Sadly, I doubt it. I have no scientific data to back this up, but it seems from my experience that males are much more likely to read male authors, while females tend to read both - and proportionally more female authors. (I'd love to see an actual study done!) I can't count the number of times I've mentioned Jane Austen to a male friend and watched his face glaze over. I've compared her social commentary and satire to Kurt Vonnegut, but she is still often dismissed as a writer of "light" romantic fantasy - chiefly, though not exclusively - by males. Some of the scorn may stem from the popular modern approach to her works, which tends to romanticize the quaintness of the customs rather than focusing on her sharp and human writing. And part of it may simply be gender bias, a refusal to acknowledge that domestic drama can contain great stories and truths.
Agatha Christie drives this theme home with her detective character Miss Marple, who is constantly being underestimated. Miss Marple, with her 'limited' experience, always surprises the more cosmopolitan characters with her understanding of the world. Would that people would give authors like Austen a chance to surprise them as well.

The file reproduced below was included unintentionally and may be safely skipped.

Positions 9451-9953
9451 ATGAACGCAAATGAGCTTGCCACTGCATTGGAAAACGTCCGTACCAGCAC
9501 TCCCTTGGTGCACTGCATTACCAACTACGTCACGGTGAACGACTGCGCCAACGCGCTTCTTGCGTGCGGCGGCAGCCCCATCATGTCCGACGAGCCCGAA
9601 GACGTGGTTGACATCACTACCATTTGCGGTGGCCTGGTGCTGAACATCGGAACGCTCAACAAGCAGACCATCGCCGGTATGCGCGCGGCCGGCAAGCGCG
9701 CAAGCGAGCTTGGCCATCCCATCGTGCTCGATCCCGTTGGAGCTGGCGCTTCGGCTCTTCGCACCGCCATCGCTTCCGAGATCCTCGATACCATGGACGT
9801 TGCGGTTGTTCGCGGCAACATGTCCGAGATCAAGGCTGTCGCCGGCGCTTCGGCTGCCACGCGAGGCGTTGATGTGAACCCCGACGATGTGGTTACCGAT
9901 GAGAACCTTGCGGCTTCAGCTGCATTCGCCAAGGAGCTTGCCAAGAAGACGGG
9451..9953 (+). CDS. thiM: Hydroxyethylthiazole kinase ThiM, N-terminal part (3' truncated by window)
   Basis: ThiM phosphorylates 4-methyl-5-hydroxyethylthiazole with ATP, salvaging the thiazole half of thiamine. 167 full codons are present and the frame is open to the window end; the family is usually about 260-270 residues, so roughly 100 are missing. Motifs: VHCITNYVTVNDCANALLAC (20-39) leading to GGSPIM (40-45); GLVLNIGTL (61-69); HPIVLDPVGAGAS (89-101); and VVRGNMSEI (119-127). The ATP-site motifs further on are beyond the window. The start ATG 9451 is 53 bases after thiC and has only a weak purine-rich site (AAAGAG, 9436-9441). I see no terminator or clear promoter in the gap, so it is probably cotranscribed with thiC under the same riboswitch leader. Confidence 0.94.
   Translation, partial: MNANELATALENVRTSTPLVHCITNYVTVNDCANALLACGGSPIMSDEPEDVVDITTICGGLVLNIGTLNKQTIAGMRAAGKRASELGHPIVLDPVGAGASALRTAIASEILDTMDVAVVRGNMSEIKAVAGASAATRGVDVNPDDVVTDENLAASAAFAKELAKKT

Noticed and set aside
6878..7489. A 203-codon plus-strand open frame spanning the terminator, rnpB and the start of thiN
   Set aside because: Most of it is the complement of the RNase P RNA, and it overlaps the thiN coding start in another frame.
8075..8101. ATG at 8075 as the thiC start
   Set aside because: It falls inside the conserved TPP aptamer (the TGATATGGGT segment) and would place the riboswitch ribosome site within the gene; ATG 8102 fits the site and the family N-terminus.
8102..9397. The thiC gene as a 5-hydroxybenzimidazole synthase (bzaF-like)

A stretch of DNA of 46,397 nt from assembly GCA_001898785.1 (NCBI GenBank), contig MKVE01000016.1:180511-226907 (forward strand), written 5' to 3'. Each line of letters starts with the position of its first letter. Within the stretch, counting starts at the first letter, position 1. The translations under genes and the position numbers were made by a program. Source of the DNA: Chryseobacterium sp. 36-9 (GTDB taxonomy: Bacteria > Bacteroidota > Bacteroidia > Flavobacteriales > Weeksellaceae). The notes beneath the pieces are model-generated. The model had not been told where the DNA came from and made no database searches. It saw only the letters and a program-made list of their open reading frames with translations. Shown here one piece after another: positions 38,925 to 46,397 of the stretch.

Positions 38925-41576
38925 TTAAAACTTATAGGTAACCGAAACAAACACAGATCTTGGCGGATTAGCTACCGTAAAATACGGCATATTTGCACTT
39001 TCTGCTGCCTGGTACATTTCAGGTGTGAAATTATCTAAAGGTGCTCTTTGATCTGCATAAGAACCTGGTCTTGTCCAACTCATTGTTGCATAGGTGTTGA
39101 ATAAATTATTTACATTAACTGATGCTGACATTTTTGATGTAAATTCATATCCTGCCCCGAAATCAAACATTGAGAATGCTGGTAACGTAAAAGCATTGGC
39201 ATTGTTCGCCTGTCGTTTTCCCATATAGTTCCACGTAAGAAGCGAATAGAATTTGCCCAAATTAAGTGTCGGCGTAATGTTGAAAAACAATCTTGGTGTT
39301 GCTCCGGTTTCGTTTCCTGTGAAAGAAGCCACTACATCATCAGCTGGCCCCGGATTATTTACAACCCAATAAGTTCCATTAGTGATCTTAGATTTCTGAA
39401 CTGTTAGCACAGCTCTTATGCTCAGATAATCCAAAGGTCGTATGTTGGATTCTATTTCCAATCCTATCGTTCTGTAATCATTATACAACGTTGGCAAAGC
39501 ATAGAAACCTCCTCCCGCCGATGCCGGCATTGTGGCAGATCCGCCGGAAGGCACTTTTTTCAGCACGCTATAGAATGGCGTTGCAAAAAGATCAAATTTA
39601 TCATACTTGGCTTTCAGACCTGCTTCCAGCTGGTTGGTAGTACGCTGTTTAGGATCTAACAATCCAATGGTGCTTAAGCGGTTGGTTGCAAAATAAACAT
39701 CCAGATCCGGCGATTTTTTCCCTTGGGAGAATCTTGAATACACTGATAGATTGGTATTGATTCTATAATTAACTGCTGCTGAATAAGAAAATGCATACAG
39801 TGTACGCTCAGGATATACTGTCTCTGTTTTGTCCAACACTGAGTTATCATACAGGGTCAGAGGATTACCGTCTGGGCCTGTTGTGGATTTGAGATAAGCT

But the question remains, would Austen's works be taken any more seriously if she had chosen a male pseudonym? It's hard to say; what's your perception of Middlemarch?** A more direct comparison might be found between Elizabeth Gaskell and Charles Dickens - they were both of an era, writing excellent novels about social issues. But few people have read or heard of Gaskell compared to Dickens. Her works have often been undervalued - at least, until they get made into BBC miniseries. Unfortunately we can't rewrite the past to perform social experiments. But I hope one day authors will be judged on the quality of their writing, and not on the gender of their pseudonym.
*Anne, Charlotte, and Emily Bronte, if you were wondering.
**Written by Mary Ann Evans (George Eliot).